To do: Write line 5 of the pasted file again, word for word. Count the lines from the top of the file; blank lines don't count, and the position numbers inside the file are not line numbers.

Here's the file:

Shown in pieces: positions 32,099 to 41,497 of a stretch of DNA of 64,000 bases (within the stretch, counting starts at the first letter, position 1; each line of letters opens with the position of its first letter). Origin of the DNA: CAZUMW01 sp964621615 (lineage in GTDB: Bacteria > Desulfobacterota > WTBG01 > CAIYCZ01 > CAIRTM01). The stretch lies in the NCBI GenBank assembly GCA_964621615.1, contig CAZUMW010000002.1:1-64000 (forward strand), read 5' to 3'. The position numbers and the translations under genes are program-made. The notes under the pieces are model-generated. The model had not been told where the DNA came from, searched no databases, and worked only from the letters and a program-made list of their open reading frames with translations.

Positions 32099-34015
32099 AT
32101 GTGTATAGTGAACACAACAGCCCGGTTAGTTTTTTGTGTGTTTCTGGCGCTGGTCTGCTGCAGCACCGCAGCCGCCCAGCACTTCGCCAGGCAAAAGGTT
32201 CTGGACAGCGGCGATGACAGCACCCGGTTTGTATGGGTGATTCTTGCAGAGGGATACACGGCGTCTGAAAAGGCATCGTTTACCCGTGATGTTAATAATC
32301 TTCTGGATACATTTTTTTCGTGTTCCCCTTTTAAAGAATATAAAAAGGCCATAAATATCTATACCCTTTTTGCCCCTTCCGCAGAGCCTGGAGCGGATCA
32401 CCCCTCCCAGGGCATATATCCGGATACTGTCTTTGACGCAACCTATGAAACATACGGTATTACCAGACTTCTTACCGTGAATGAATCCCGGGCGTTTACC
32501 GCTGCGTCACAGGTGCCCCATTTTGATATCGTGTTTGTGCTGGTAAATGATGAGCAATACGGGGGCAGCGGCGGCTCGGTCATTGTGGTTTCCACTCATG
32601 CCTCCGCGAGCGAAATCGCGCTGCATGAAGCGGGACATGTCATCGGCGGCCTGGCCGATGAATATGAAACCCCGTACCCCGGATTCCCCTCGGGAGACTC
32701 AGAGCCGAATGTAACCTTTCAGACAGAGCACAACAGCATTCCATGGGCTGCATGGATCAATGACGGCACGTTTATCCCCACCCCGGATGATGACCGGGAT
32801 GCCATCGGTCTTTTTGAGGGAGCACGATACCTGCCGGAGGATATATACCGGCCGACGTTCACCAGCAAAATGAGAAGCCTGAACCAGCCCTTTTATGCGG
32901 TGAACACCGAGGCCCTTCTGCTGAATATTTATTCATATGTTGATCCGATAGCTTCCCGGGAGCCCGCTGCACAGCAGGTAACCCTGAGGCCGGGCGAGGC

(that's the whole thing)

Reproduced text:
32201 CTGGACAGCGGCGATGACAGCACCCGGTTTGTATGGGTGATTCTTGCAGAGGGATACACGGCGTCTGAAAAGGCATCGTTTACCCGTGATGTTAATAATC